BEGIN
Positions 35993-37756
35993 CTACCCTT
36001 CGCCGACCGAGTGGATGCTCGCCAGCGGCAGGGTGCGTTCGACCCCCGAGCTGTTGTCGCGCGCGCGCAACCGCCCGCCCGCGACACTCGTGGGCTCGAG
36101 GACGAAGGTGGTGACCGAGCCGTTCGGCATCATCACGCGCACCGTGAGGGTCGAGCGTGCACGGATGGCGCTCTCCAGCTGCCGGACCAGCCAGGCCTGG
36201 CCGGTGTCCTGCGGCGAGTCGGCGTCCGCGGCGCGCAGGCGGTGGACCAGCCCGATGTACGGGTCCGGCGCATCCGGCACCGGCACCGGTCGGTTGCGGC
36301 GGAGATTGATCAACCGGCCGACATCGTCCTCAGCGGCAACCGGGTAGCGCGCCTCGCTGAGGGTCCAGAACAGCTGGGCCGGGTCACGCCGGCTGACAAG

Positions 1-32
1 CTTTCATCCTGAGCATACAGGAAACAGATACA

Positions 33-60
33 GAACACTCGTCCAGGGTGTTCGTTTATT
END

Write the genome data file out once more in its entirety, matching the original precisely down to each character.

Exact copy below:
Positions 35993-37756
35993 CTACCCTT
36001 CGCCGACCGAGTGGATGCTCGCCAGCGGCAGGGTGCGTTCGACCCCCGAGCTGTTGTCGCGCGCGCGCAACCGCCCGCCCGCGACACTCGTGGGCTCGAG
36101 GACGAAGGTGGTGACCGAGCCGTTCGGCATCATCACGCGCACCGTGAGGGTCGAGCGTGCACGGATGGCGCTCTCCAGCTGCCGGACCAGCCAGGCCTGG
36201 CCGGTGTCCTGCGGCGAGTCGGCGTCCGCGGCGCGCAGGCGGTGGACCAGCCCGATGTACGGGTCCGGCGCATCCGGCACCGGCACCGGTCGGTTGCGGC
36301 GGAGATTGATCAACCGGCCGACATCGTCCTCAGCGGCAACCGGGTAGCGCGCCTCGCTGAGGGTCCAGAACAGCTGGGCCGGGTCACGCCGGCTGACAAG

Positions 1-32
1 CTTTCATCCTGAGCATACAGGAAACAGATACA

Positions 33-60
33 GAACACTCGTCCAGGGTGTTCGTTTATT